- The 66th were accompanied into battle by the dog Bobbie, owned by Sergeant Kelly. Bobbie survived the final stand of the Eleven and escaped to join the retreat, although wounded, making her way to Kandahar. On the regiment’s return to England, Bobby was presented by HM Queen Victoria at Osborne House with the Afghan War campaign medal, along with other survivors of the battle.
- E Battery, B Brigade, Royal Horse Artillery, earned 2 Victoria Crosses and 8 Distinguished Conduct Medals for its conduct during the battle and the retreat. The battery was formally thanked by the Viceroy on parade for its conduct.
- The Indian troops that fought all the successful battles of the Second Afghan War in the north of the country were from the Bengal Army. The Battle of Maiwand was the first major engagement of the war fought by the Bombay Army. The defeat, with the near annihilation of three infantry regiments, brought heavy criticism on the Bombay Army.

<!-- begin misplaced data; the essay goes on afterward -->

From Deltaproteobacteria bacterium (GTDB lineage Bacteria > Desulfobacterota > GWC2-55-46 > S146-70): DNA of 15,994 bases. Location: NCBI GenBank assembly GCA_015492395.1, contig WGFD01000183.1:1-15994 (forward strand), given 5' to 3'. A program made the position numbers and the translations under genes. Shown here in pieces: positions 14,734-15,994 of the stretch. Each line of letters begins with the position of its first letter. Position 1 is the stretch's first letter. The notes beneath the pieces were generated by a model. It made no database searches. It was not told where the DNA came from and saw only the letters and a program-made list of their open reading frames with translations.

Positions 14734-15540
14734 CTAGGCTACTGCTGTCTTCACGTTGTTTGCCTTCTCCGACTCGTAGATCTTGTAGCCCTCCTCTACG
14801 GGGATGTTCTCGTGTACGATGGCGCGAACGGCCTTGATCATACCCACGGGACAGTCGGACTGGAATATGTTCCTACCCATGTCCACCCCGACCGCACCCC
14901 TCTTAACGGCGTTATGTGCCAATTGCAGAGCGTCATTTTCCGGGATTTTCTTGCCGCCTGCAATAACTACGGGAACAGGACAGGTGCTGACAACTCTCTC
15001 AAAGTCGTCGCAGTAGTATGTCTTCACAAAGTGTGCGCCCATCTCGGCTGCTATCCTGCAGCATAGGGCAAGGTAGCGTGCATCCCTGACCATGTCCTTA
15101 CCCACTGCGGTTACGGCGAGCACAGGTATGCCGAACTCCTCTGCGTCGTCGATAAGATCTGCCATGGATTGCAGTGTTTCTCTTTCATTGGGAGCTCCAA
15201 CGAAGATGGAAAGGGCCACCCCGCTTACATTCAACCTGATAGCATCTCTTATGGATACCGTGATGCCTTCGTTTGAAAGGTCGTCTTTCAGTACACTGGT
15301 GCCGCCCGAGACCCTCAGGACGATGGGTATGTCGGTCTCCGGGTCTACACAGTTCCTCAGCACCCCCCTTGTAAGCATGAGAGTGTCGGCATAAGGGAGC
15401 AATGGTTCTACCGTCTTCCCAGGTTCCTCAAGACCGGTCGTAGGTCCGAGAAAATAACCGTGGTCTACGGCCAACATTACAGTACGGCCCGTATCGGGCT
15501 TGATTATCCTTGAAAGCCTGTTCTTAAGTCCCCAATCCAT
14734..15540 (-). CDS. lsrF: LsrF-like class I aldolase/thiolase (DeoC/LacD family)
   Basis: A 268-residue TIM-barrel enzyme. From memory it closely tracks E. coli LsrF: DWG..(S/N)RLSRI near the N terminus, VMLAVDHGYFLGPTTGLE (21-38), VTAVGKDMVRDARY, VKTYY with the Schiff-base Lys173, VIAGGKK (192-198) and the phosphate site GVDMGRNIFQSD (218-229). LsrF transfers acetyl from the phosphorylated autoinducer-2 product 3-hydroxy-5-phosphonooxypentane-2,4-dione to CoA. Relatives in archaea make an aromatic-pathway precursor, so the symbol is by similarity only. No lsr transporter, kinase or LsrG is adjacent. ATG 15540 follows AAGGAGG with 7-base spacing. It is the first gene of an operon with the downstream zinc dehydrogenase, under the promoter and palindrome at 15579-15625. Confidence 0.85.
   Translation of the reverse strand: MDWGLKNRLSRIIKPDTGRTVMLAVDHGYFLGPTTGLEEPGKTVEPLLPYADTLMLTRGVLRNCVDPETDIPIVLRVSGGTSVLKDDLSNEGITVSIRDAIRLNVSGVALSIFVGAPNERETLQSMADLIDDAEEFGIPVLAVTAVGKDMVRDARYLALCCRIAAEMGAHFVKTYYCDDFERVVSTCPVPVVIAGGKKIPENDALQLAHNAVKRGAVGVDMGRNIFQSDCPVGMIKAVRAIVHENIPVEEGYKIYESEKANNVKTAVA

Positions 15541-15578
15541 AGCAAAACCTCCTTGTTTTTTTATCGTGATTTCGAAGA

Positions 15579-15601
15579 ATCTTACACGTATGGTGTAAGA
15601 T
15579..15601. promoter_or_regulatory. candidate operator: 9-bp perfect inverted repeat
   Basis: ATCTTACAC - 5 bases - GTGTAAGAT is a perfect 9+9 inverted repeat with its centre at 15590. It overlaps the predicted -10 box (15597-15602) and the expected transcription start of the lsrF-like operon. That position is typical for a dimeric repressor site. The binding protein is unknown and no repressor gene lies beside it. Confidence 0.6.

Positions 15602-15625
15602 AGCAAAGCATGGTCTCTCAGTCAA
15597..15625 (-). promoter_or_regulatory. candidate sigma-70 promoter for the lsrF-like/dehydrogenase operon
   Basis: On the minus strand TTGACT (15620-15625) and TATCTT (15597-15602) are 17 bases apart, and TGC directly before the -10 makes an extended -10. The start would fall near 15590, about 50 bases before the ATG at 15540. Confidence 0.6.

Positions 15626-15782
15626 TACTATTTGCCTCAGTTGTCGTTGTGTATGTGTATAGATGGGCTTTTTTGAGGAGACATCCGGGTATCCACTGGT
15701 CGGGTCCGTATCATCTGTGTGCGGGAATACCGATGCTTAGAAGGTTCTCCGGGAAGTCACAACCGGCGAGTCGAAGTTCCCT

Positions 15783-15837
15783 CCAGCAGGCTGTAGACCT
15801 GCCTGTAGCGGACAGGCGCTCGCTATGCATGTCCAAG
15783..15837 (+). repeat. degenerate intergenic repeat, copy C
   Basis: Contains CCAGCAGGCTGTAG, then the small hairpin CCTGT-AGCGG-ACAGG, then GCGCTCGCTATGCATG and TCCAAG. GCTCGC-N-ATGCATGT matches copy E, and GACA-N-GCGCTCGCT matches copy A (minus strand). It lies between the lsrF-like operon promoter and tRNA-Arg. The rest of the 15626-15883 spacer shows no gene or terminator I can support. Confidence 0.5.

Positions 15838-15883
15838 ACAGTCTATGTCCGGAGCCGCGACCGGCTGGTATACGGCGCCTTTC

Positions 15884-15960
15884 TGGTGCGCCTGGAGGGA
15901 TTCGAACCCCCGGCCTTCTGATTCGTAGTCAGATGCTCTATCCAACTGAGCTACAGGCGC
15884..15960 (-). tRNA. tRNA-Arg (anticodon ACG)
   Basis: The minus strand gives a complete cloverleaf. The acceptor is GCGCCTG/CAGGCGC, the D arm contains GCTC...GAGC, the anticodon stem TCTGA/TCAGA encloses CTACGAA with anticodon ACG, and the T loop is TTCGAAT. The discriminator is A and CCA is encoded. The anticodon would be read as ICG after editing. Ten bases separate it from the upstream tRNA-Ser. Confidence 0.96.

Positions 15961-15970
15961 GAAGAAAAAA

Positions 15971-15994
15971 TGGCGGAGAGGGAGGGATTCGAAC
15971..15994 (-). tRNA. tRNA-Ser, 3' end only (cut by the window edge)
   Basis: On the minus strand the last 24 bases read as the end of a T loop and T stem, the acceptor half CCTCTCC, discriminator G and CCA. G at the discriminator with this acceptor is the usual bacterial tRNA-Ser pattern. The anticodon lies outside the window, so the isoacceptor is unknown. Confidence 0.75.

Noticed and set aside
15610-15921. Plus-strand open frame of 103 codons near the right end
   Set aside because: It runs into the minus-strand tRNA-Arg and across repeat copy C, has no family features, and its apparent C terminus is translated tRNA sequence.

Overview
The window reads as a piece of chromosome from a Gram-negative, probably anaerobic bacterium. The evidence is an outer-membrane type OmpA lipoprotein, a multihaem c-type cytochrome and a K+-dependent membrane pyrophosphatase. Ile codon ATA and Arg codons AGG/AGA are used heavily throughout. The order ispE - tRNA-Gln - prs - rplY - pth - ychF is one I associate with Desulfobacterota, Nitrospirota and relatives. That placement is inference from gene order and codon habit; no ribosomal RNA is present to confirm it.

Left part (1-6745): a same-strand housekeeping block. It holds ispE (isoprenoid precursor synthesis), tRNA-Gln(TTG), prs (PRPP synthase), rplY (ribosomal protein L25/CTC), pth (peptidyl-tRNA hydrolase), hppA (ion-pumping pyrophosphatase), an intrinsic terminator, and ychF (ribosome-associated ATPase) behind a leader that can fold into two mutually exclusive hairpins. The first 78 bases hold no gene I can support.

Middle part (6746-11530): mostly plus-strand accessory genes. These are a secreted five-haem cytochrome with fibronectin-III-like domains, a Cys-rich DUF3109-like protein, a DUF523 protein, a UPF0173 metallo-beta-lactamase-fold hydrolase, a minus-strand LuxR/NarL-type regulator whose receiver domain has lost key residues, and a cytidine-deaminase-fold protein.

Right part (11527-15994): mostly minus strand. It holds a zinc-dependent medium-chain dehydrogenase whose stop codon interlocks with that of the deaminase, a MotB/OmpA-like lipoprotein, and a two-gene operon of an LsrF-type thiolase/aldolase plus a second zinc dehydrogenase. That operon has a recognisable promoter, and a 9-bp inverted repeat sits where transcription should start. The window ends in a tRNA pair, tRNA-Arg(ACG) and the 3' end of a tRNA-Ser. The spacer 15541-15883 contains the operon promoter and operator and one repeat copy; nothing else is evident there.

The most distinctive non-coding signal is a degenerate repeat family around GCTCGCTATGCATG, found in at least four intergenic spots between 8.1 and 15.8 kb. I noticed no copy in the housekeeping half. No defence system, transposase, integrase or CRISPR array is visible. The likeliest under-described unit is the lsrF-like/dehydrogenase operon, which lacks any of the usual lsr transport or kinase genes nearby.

- The Battle of Maiwand caused a sensation in Britain and Europe. Two senior officers from Burrows’ force were tried by court martial, but acquitted. The battery commander of the smooth bore battery, Captain Slade of the Royal Horse Artillery, received the CB for his conduct in the battle.